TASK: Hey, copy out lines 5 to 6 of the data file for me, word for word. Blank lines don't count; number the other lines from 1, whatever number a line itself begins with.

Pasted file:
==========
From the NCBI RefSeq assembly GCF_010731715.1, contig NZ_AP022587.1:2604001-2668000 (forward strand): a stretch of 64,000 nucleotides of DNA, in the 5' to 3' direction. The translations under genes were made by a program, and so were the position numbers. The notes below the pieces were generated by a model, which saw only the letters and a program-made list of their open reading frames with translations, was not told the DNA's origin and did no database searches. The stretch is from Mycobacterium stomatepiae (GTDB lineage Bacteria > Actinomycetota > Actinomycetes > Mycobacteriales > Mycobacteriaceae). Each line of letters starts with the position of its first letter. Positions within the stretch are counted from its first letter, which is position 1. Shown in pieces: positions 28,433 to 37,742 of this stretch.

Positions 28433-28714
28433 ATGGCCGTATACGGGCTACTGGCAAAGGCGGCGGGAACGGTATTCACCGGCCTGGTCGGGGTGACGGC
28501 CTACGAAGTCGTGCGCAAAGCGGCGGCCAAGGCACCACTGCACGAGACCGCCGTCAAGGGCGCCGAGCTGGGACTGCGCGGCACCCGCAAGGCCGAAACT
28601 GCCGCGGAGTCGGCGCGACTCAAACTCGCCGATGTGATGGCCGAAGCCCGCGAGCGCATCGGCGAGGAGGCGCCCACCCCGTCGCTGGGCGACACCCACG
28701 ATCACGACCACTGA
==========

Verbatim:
28601 GCCGCGGAGTCGGCGCGACTCAAACTCGCCGATGTGATGGCCGAAGCCCGCGAGCGCATCGGCGAGGAGGCGCCCACCCCGTCGCTGGGCGACACCCACG
28701 ATCACGACCACTGA